I suppose I always thought I was middle class, and I am really, but meeting some people who are I suppose very middle class who I think of as ‘posh’ , I feel so ‘common’. I guess my dad’s job meant I saw more of the ‘real world’ too. It’s confusing. I suppose I’m stuck somewhere in the ‘social mobility’ minefield.
    Though both me and my sis went to comprehensive school (I missed most of it due to illness tho) and got just as good if not better degrees than the posh cousins who went private 😛

  2. Jo

    I found your blog by googling something like ‘the problem with being working class and having middle class friends’ because most of the people I know come from at least a ‘lower middle class’ background, some much posher than that, and I feel ever so slightly ‘square peg in round hole’ most of the time, and think I might have upset someone I really like by being a bit ‘brash’ this morning – & she is one of the posher middle class-ees! I too don’t like the idea of the class system and wish I could say that I’m free of it and don’t recognise any boundaries but that makes me want to choke on my tea and biccies actually cause I’m only just managing to do degree-level study at the age of 44 and have never reached management level at work. I suppose my ‘problem’ arises when my background – culture, assumptions, familiar ways of interpreting situations or expressing myself and suchlike – is basically different to the person I’m talking to, trying to relate with, and I end up feeling like maybe we don’t quite truly get one another. My husband comes from a very similar background to me – dad worked in a factory, mum was ‘housewife’ (as they were then called) – but his parents read broadsheets, watched the beeb (ITV was looked down on!) and he was encouraged to go to university. He’s now a manager & we own own home (his parents never did) – so he thinks that I’m middle class cause he thinks he is now… but I think I fall somewhere in the gap between… so your blog and the response to it, above, are very reassuring and I enjoyed reading them – cheers!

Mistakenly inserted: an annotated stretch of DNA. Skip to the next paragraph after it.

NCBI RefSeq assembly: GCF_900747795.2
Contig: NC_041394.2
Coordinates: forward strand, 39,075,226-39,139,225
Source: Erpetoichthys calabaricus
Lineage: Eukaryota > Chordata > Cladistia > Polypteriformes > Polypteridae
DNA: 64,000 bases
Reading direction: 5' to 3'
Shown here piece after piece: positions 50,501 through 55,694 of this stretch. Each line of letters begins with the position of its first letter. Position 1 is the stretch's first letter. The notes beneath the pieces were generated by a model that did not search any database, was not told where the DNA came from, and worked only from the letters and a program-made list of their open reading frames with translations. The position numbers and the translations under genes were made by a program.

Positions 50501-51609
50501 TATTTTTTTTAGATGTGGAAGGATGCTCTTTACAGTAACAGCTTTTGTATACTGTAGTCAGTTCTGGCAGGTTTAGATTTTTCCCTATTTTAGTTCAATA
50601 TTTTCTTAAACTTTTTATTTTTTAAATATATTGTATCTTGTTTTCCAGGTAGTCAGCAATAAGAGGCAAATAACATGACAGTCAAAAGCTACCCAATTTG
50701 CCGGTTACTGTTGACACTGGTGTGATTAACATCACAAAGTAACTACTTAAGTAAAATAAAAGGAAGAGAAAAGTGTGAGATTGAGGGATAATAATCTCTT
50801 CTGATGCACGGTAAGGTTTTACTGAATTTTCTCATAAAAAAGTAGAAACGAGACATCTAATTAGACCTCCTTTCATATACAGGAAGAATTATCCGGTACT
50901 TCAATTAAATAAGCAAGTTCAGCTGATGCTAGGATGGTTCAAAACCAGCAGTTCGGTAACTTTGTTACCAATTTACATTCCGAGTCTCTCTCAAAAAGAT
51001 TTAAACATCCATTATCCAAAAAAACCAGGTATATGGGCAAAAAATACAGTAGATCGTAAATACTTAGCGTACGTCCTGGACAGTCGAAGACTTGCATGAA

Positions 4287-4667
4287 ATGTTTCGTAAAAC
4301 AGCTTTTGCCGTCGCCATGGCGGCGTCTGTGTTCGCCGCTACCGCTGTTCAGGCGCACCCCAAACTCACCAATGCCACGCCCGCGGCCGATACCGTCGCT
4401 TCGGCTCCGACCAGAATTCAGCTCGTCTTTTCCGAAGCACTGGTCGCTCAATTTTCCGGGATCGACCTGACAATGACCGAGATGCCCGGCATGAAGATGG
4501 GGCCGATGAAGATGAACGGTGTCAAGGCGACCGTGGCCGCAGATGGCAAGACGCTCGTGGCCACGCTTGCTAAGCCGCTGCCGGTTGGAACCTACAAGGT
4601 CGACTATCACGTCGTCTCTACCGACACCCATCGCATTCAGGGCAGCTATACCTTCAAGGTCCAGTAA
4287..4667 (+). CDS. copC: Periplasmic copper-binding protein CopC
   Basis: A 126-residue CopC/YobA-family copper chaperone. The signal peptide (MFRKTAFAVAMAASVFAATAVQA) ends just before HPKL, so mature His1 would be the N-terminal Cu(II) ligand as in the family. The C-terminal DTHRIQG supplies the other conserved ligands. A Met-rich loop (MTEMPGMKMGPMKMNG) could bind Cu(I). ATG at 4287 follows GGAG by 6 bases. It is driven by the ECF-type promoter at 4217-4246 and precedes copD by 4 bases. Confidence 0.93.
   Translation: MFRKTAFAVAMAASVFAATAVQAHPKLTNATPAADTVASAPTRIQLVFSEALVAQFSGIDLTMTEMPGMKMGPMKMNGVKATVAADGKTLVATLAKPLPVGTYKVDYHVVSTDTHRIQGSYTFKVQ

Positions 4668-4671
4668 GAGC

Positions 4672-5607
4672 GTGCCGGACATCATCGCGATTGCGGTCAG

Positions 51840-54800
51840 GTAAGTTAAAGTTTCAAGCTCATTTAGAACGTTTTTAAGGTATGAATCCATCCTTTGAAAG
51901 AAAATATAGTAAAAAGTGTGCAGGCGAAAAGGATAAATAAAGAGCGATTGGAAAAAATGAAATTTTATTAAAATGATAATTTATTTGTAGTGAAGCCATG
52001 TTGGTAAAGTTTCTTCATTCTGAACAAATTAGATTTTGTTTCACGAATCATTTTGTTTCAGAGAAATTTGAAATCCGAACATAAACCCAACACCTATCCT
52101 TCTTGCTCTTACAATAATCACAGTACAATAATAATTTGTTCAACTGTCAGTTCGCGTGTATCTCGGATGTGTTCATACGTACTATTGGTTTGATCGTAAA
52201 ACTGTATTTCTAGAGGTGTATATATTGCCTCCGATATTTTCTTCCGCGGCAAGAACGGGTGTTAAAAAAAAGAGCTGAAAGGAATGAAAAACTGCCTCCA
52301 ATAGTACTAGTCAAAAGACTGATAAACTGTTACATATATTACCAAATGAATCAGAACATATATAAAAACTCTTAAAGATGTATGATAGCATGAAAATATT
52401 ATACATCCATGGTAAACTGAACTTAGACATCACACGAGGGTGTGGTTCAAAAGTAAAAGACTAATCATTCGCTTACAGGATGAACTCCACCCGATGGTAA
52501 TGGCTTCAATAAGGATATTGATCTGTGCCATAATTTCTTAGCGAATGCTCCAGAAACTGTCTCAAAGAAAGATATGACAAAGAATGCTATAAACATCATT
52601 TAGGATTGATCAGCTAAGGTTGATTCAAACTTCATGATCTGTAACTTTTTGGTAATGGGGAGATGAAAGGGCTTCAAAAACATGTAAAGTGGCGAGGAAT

3. My older sister lived exactly the same and is firmly middle class, partly due to the fact that she applied herself to becoming so and being clever and cultured it made it easy. You would never know she was from a little working class town on the edge of Manchester, well known for being a rough place.
    I myself, never went to uni but am self educated and despite my intellectual bearing, my blogging and love of culture and knowledge, I would still class myself as working class.
    It was obvious from college, the middle classes round here are a world away and not likeable. At my college, the working class kids had there own hangouts, the toffs had theirs and for some reason most of the Asian kids had their own hangouts too.
    I suppose that’s the key, its who you associate with, where you live and who you are. Personally I’m happy to be working class, even if I dress like a middle aged accountant and read endlessly.